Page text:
The bike’s headset is essential because it helps you steer and control the bike smoothly. Sometimes, though it can start having problems like looseness, roughness, or rust, which can mess up how your bike works. In this article, we’ll show you how to check and change the bike headset on your bike so it keeps working great.
Inspecting a bike headset for wear
Lift the front wheel. The steering should move freely. If it doesn’t or it feels rough or clicky then the headset is too tight and the bearings might be crushed.
If the steering moves freely then it’s time to check it for play. Press the front brake lever with one hand and place your other hand over the top seal. Move the bike back and forth. If you feel movement then the headset is too loose. This might wear bearings unevenly and attract dirt and water inside.
Now inspect the headset visually. If there are any signs of rust coming out of the headset then the bearings might be corroded.
If you find any of these symptoms then your headset will more likely require adjustment, service, or even replacement.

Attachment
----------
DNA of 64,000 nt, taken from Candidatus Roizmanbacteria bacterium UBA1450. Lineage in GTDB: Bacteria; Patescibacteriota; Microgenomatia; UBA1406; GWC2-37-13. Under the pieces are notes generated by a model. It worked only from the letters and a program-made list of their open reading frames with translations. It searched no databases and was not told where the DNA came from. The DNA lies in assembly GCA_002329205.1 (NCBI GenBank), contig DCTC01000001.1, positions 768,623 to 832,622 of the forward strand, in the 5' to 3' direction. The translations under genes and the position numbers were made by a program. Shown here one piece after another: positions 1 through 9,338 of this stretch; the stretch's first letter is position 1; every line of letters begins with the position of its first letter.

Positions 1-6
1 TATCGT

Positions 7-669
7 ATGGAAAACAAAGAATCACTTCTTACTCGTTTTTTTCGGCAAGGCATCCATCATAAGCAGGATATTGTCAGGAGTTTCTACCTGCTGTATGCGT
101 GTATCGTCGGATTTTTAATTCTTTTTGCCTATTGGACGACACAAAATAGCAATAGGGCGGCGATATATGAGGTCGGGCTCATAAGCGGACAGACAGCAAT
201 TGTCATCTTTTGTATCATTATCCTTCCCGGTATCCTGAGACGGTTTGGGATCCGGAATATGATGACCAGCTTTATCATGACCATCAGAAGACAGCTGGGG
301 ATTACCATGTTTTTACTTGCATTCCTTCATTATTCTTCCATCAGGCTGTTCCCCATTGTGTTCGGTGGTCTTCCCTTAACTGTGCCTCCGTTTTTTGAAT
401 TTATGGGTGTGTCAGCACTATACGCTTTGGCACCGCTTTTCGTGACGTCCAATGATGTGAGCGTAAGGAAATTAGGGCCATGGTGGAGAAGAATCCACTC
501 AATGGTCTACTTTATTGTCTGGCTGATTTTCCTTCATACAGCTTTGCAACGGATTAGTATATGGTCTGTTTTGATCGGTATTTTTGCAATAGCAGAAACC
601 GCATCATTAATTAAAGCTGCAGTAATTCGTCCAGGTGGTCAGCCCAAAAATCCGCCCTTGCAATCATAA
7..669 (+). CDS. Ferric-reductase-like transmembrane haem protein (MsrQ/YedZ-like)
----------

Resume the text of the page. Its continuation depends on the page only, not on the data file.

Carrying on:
Tools required to replace a bike’s headset
- Set of allen keys. 4mm and 5mm sizes are necessary for threadless headsets to remove the stem from the steerer tube. These sizes may also be needed to remove the cable from the dual caliper brakes or to detach the hydraulic brake caliper from the fork. A 6mm Allen key is required to loosen the stem bolt on threaded headsets.
- Flat-head screwdriver. Not essential but it can be useful when removing the crown race from the steerer tube.
- Headset wrenches (typically 32mm or 36mm): These wrenches are needed for loosening and tightening the lock nut and top bearing race on the threaded stem. Having two of these wrenches makes headset tightening easier.
- Large adjustable spanner: Can be used as an alternative to a second headset wrench.
- Grease: Necessary for lubricating bearings, headset cups, and crown race before installing them.
- Cloth or paper towel: Useful for cleaning and wiping off excess grease or dirt.
- Crown race removal tool: Needed when removing the crown race from the fork’s steerer tube.
- Crown race setter: Essential for pressing the crown race onto the fork crown.
- Headset cups removal tool: Necessary for removing the headset cups from the bike’s head tube.
- Headset press: An essential tool used to press new headset cups into the head tube.
- 14, 15, or 17mm spanner: Can come in handy when removing the front wheel with wheel nuts.
- Degreaser: Great for removing old grease, dirt, and grime from headset parts and the head tube.